Great Loss in the Family

We haven’t been writing lately because sadly, we have experienced a great loss in our family. We lost a mother and aunt last week and have been trying to make sense of this great loss in our lives. 

My mother was very sick and taken away far too soon in life from complications due to a long existing disease with the acronym C.R.E.S.T. associated with scleroderma and pulmonary hypertension. She always looked at her health ailments as obstacles which she would overcome and fight with determination and great strength.

We are dealing with this loss in our family as best as we can and will be celebrating her life this coming Sunday.

Throughout all of this time, we are able to honour her memory by continuing to make things beautiful. Idle hands have been put to use assembling photo boards and family and friends will be fed with homemade desserts from family recipes. We have also been receiving many beautiful things in return including beautiful flower arrangements, gift baskets, homemade meals dropped off, sympathy cards… and the list goes on.

Thank you to those who support us and know that we’ll be back on here soon with great tutorials and how-to’s and updating you on our projects and love of beautiful things.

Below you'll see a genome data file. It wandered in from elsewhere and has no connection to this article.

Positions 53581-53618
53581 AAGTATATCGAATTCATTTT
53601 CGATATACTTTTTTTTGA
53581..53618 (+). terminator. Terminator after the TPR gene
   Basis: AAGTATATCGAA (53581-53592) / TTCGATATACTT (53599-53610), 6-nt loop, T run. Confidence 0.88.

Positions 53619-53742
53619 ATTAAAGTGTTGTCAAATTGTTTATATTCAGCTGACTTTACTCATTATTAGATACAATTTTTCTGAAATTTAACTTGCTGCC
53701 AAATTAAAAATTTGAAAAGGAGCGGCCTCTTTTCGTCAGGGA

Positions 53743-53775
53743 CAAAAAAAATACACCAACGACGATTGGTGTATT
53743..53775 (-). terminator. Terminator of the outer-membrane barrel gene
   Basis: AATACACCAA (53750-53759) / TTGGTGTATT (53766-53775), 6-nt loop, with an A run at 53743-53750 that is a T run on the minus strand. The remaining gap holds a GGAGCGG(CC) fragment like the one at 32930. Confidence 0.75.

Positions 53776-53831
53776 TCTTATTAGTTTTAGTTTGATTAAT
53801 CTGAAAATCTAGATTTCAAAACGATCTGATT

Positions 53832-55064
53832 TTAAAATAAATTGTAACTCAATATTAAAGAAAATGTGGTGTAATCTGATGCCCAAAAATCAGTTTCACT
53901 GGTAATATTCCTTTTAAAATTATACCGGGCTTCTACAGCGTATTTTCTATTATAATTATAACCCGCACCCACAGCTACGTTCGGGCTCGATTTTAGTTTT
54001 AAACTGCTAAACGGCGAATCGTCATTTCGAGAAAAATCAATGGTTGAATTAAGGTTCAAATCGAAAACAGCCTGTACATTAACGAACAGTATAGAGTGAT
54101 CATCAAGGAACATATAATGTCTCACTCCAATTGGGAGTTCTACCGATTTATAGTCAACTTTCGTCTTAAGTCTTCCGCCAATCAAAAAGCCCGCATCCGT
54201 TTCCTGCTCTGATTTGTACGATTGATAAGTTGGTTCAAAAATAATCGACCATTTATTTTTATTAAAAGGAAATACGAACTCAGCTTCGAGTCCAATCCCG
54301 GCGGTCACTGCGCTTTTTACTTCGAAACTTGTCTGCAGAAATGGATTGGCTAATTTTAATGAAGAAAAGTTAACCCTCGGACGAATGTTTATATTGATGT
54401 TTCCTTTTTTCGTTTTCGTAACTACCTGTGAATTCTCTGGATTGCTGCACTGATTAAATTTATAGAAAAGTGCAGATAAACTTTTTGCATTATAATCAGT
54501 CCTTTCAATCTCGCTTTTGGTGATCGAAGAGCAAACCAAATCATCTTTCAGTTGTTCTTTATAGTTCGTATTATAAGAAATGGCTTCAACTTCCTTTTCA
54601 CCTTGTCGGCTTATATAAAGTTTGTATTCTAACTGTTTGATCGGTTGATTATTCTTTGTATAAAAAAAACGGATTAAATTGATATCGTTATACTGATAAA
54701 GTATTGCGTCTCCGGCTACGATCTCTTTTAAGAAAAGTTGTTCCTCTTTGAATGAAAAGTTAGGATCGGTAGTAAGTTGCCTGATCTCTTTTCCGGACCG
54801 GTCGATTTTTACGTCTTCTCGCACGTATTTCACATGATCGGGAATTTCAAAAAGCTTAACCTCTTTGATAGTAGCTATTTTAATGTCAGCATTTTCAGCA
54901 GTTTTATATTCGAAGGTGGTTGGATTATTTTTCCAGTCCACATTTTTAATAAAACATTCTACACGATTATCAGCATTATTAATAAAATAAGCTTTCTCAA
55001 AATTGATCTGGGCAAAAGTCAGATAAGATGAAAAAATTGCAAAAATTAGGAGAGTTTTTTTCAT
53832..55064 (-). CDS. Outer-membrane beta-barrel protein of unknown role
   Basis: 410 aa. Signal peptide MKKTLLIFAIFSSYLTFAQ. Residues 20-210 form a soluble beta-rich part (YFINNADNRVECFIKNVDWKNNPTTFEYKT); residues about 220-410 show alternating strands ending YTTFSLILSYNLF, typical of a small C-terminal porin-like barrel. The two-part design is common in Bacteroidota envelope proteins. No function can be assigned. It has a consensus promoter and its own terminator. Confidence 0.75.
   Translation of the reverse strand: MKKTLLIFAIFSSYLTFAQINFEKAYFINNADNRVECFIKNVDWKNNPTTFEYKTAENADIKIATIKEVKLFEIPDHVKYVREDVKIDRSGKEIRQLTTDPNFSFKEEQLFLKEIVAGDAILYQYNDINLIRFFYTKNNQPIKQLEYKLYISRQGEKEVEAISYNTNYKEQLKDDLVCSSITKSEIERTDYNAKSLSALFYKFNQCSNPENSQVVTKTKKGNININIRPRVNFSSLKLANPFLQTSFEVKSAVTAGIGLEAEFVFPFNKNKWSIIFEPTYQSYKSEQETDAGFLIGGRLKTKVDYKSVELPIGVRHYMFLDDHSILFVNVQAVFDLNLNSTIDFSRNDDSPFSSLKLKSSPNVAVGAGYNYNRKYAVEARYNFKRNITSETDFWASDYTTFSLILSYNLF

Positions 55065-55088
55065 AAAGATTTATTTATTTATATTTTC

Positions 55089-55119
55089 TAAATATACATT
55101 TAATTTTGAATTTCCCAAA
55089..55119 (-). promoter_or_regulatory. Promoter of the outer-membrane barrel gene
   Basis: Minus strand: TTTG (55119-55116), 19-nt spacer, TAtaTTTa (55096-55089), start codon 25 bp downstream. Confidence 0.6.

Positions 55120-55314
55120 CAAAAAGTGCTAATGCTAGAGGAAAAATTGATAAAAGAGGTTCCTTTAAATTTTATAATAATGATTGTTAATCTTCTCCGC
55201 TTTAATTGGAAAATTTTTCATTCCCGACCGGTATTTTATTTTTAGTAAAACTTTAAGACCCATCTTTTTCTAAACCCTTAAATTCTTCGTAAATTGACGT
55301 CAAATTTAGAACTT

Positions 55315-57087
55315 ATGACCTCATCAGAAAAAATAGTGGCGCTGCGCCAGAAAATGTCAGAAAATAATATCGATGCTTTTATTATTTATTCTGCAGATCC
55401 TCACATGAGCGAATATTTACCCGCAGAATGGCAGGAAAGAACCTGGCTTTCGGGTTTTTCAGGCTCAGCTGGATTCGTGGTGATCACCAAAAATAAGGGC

We lost a beautiful person, a close follower of our blog and someone we love dearly…

xo

Leanne

Kid’s Playroom Painted Shelves

I recently converted a room from a home office to a kid’s playroom. The walls went from milk chocolate to white. Yes… white. In the past, I’ve always done kid’s bedrooms and playrooms in some bright colour, but I find inevitably I grow tired of that one bright colour throughout… especially when you add all of the other crazy colours, toys, accessories, etc. So this time around, I decided that white was a nice clean-slate sort of colour to brighten up this basement space.

The shelving units however got the full colour treatment. Each unit was painted it’s own bright colour and I love the way this turned out.

Each shelving unit gets a different colour of paint

The inspiration for this room and the colouring came from the much loved kid’s story book, “Goodnight Moon”, by Margaret Wise Brown. Anyone who has read this to their child will know that sometimes kids just get addicted to a book and want to read the same one over and over every single night. And this book… well it’s a little strange. But the simple wording, repetitive phrasing and bright primary colours make it a hit with the kids. I found a large hardboard version of this book at a second hand store for $2 and 12″ x 12″ scrapbooking frames for $2 at the Dollarama. So for $10, I created wall art to be featured in this room. Right now they are located on top of the shelves, where they look great. But they might relocate to one of the white walls opposite to the shelves.